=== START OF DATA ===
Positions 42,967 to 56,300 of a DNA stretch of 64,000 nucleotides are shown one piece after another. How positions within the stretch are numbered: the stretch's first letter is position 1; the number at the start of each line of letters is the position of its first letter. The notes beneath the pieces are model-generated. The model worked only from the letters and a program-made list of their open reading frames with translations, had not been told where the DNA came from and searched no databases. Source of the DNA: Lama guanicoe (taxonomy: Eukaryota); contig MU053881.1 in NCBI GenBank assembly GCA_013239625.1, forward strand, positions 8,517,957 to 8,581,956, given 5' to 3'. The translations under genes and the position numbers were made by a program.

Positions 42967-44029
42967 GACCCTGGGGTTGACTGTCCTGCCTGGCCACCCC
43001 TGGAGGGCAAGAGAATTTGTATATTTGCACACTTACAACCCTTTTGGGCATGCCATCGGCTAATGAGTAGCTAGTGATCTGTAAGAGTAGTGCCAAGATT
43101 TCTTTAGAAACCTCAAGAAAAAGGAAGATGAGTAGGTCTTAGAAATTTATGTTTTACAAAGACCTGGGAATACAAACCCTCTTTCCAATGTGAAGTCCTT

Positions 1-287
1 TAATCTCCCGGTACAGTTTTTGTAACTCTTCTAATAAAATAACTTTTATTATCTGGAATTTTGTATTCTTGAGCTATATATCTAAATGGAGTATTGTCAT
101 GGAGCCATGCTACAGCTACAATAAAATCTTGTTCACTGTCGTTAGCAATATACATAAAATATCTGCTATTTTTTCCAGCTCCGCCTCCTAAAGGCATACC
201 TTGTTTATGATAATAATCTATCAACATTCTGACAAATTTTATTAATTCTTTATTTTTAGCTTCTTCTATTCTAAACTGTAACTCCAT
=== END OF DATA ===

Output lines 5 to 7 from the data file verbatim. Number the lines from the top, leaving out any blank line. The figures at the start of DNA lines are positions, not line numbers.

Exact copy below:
43101 TCTTTAGAAACCTCAAGAAAAAGGAAGATGAGTAGGTCTTAGAAATTTATGTTTTACAAAGACCTGGGAATACAAACCCTCTTTCCAATGTGAAGTCCTT

Positions 1-287
1 TAATCTCCCGGTACAGTTTTTGTAACTCTTCTAATAAAATAACTTTTATTATCTGGAATTTTGTATTCTTGAGCTATATATCTAAATGGAGTATTGTCAT